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Saturday, 15 November 2014

6 Fantastic Ways to Look After Your Eye Health 

 Computer Screen Habits
 With so many of us spending more and more time at the computer screen  eye strain is becoming more prevalent.  If you work at a computer it is important to take regular breaks.  Every 20 minutes take a small break and then a longer one every hour.  It is important to refocus your eyes -  so look out of the window at the sky or something distant and then come back to something close.  Do this ten times every 20 minutes.  It is also a good time to refocus your thoughts. 
Eat Food for healthy vision 
Omega 3 fatty acids – salmon, tuna, sardines, walnuts and flaxseed – reduces inflammation.  Eat oily fish 3 times per week.
Zinc – kidney beans, seafood, poultry, pumpkin seeds and brazil nuts– helps with night vision and cataracts.  Brazil nuts are also a good source of selenium which is absent in our soils now.
Vitamin C – citrus, tomatoes, capsicum etc – supports healthy blood vessels.
Vitamin E – nuts, sunflower seeds – protection from free radicals
Lutein and Zeaxanthin – green leafy vegetables such as spinach, broccoli, brussel sprouts – can help protect against macular degeneration and retinal damage.  Eat fresh green leafy vegetables daily.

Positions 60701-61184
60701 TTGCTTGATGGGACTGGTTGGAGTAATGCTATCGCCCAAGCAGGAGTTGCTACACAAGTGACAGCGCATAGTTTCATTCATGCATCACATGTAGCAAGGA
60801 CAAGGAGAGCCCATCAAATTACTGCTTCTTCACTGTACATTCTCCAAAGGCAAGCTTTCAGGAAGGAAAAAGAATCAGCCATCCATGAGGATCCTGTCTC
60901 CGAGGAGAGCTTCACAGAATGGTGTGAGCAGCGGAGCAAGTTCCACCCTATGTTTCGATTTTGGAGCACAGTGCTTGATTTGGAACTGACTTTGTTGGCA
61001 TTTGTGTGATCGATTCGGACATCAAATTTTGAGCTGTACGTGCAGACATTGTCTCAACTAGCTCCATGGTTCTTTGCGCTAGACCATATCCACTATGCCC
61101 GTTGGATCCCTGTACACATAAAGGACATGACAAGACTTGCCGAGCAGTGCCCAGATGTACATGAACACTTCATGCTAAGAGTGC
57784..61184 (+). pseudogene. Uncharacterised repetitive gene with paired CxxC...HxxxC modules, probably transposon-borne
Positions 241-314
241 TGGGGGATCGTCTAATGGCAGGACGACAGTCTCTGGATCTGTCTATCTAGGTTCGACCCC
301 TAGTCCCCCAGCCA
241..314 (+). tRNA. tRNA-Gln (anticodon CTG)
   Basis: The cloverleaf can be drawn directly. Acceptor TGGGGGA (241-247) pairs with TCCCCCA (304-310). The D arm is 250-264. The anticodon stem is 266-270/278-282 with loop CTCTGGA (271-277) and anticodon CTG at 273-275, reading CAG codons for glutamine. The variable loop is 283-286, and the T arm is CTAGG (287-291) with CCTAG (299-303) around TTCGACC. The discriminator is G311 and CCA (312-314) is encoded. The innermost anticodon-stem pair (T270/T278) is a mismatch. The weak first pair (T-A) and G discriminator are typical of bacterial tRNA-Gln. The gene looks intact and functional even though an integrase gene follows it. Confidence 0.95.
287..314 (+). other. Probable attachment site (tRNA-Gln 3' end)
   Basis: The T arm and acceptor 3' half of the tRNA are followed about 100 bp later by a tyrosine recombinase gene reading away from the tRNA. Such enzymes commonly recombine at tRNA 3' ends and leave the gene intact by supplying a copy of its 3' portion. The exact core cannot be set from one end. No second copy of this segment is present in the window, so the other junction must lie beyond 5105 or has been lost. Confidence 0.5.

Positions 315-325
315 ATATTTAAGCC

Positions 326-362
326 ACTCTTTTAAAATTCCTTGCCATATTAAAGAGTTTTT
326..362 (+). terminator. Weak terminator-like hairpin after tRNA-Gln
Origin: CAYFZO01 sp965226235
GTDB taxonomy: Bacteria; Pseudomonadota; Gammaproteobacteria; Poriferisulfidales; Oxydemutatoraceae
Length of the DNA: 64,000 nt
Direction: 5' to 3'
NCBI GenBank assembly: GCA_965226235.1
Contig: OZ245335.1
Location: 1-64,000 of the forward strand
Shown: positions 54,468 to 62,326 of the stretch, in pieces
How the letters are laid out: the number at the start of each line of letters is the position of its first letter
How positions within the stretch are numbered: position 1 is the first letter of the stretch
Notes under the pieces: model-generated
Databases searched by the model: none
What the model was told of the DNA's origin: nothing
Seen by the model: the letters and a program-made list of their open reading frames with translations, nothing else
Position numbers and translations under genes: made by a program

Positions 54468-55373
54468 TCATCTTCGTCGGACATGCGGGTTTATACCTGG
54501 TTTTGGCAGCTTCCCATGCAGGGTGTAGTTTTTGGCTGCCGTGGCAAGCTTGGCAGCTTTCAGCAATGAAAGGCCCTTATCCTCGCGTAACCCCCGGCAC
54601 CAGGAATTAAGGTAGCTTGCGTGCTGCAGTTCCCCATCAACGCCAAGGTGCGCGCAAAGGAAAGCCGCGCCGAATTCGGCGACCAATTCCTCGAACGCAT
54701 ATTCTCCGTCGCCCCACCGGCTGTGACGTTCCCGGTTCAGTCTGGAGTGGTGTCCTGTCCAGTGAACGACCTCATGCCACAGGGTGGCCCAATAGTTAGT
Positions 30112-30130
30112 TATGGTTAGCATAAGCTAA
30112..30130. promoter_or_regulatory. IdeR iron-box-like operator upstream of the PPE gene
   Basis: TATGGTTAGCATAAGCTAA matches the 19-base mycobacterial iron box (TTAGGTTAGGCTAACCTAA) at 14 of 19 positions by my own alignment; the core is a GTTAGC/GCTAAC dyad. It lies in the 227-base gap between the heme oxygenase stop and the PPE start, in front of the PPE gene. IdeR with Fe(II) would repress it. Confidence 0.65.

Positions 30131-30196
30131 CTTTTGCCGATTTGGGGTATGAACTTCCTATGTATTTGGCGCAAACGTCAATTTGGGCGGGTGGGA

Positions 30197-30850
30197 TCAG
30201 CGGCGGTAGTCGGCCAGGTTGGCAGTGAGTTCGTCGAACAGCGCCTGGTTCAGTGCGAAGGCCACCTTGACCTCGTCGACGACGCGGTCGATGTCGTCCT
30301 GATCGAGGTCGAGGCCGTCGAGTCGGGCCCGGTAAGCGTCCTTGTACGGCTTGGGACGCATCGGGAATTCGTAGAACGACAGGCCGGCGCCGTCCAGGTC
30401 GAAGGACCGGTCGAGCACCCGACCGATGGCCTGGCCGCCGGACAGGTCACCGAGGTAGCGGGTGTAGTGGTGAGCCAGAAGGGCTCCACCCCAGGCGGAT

Wear Sunglasses
Provide adequate protection for your eyes by wearing good quality sunglasses to reduce sunlight exposure  and reduce glare.  Don’t forget them if you go ski-ing.  This will also help reduce lines from squinting.
Have an Annual Eye Examination
No vision problems?  An annual eye check is still important to check for glaucoma and make sure the macula is checked.

Acupressure
Here are some points you can use daily –
·         On the foot:  press down on the spot between the great toe and the 2nd toe.  You may feel a slight ache or soreness.  Hold for about 30 seconds on each side.
·         On your hand:  When your thumb is close to the index finger, this point is located  about level with the end of the crease on the “meatier” part of the muscle.  Press, rub and hold.  It should feel achy or sore.
·         On your face:  Locate the area outside the bony rim – between your eyebrow and your eye – and press gently along from the inner eyebrow to the end
     Tea for Sore, Tired or Red Eyes
Combine either a peppermint tea bag or fresh mint leaves with 3-4 goji berries and 2 dried chrysanthemum flowers (available from Asian grocery stores) in a mug or pot.   Boil the kettle, wait for 3-4 minutes for water to cool slightly and pour into mug or pot.  I often make one up in the morning and just top it up with warm water through the day. 

And lastly, don’t smoke.

Resources: 
(www.mdfoundation.com.au – Macular Disease Foundation, Australia)

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